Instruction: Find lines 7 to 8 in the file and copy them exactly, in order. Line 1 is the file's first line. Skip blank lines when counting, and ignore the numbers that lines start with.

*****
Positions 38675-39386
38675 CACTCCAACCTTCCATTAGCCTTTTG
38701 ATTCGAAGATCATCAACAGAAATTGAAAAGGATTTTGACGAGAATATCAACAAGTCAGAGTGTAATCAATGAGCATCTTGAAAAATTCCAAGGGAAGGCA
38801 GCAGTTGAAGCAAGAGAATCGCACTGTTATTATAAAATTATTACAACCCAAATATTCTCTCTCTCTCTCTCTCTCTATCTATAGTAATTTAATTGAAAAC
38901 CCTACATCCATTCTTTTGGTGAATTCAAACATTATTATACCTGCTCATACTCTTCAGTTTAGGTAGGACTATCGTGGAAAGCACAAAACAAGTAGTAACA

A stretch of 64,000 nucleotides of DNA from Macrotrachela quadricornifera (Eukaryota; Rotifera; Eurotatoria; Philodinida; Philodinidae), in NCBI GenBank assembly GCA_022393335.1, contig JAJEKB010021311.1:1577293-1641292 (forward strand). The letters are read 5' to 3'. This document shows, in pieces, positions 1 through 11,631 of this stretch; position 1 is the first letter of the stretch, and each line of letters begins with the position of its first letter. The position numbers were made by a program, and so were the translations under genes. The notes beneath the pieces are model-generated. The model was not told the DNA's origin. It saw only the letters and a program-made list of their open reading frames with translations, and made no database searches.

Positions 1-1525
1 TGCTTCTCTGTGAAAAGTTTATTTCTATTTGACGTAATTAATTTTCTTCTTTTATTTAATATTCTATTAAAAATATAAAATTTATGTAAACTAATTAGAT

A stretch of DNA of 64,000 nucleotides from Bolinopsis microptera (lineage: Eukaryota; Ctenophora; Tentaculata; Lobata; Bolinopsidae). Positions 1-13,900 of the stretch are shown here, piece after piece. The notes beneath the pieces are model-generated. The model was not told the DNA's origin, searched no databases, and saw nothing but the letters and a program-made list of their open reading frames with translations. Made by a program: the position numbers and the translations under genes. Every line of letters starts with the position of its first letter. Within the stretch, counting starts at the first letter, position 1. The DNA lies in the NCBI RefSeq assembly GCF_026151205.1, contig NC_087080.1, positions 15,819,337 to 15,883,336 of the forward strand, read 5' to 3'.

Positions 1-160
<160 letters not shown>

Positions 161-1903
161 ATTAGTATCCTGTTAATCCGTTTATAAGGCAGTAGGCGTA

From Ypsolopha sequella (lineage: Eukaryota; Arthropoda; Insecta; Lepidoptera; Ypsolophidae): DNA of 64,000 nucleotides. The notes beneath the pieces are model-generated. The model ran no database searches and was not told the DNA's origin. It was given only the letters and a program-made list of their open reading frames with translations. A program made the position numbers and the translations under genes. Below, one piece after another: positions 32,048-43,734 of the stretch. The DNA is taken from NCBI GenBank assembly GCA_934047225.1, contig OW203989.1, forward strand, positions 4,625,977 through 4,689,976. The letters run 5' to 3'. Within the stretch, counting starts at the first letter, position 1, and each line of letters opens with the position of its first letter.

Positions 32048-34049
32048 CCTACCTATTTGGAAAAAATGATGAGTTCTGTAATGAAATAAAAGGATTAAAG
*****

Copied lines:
Positions 1-1525
1 TGCTTCTCTGTGAAAAGTTTATTTCTATTTGACGTAATTAATTTTCTTCTTTTATTTAATATTCTATTAAAAATATAAAATTTATGTAAACTAATTAGAT